Analyst Says New Jersey Rec Marijuana Market Holds High Potential Despite Slow Start, Here's Why

Analyst Says New Jersey Rec Marijuana Market Holds High Potential Despite Slow Start, Here's Why

New Jerseyans spent $24 million on weed during the first month of recreational sales, roughly $5 million a week after a record-breaking first day when $2 million worth of cannabis was purchased.

Cantor Fitzgerald’s analyst Pablo Zuanic said in his recent note that New Jersey saw a “slow rec start” as its first month of sales equaled $31 per capita spent, compared to $126 in New Mexico.

The Land of Enchantment kicked off sales a year after Gov. Michelle Lujan Grisham signed the Cannabis Regulation Act in April 2021, legalizing adult-use cannabis. In the first month, New Mexicans bought $22.1 million worth of cannabis. 

The Market Will Grow Despite Slow Start

Still, the analyst said that New Jersey's recreational market will grow “as supplies increase and more stores open.”

Jeff Brown, executive director of the state’s Cannabis Regulatory Commission agrees.

On Tuesday, the regulatory body approved five additional permits for medical-only dispensaries to sell adult-use cannabis.

Brown called the move “only a beginning,” adding that “there’s a lot of growth left in this market.”

The adult-use market in the Garden State kicked off on April 21, after the Cannabis Regulatory Commission gave the green light to sell adult-use cannabis to seven alternative treatment centers, which are multi-state operators.

The new retail shops include Garden State Dispensaries in Woodbridge, Union, and Eatontown, The Apothecarium in Lodi and Ascend Wellness in Montclair. They're joining the other 12 dispensaries that kicked off sales last month. The 13th location did not get final approval until two weeks ago.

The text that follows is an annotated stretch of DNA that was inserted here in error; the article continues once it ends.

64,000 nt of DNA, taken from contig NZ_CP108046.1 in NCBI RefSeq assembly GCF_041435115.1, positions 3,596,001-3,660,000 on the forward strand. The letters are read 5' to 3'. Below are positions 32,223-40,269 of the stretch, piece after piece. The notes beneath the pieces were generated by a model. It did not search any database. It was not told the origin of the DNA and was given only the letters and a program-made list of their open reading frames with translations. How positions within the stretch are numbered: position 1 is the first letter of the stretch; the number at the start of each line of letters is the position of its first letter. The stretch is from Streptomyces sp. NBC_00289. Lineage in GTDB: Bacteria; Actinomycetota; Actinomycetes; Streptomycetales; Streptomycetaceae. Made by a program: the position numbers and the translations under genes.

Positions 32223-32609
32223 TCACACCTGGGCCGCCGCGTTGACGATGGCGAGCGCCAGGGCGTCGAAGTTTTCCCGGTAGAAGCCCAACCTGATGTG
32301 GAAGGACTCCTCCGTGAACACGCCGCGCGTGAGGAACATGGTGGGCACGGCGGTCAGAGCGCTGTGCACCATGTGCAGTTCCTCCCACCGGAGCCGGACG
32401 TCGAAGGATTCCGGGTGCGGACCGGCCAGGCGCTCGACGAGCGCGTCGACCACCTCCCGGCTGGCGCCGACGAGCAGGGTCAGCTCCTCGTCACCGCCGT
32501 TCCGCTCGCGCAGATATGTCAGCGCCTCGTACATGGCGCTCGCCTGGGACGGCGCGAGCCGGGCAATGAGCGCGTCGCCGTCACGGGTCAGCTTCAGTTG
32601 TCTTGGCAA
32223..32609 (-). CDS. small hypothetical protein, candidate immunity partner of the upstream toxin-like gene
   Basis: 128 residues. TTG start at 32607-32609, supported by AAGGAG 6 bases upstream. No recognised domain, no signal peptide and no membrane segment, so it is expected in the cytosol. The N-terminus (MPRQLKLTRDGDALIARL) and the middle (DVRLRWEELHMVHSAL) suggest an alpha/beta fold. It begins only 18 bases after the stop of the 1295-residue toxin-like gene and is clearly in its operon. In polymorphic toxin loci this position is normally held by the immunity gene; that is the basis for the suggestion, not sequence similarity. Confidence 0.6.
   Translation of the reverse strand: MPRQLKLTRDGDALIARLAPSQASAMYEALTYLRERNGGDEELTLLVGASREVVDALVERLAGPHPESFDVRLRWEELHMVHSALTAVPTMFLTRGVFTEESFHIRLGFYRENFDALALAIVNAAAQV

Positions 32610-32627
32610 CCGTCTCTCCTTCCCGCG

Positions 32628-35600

Zuanic said that he estimates roughly 20 shops will sell recreational cannabis by the year-end, projecting between $20 million and 25 million in sales per store.

“The ‘three As’ - affordability, access, assortment - drive market size and growth,” Zuanic said.

Federal Marijuana Reform: The Main Catalyst

But, federal marijuana reform remains the main catalyst for the cannabis MSO group.

The analyst called SAFE Banking Act the “only realistic option this year." However he questions whether passing the bill will be “enough for 'uplisting' MSOs to the U.S. exchanges.”

About a quarter of voting members of the U.S. House recently joined forces in urging congressional leaders to enact marijuana banking provisions into law as part of the large-scale manufacturing bill - America COMPETES Act.

A group of 24 senators from both sides of the aisle have lined up behind an idea that the bipartisan Secure and Fair Enforcement (SAFE) Banking Act would "help cannabis-related businesses, support innovation, create jobs, and strengthen public safety in our communities."

So far, the SAFE Banking Act, introduced by Rep. Ed Perlmutter (D-Colo.), has managed to pass the U.S. House six times in the last three years. The bill, which Rep. Perlmutter attached as an amendment to the America COMPETES Act earlier this year, still needs to pass in the Senate.

Photo: Courtesy of Jason Briscoe on Unsplash


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Posted In: analystcannabis salesCantor FitzgeraldJeff BrownLegalizationNew JerseyPablo ZuanicRecreational MarijuanaAnalyst ColorCannabisNewsRetail SalesMarkets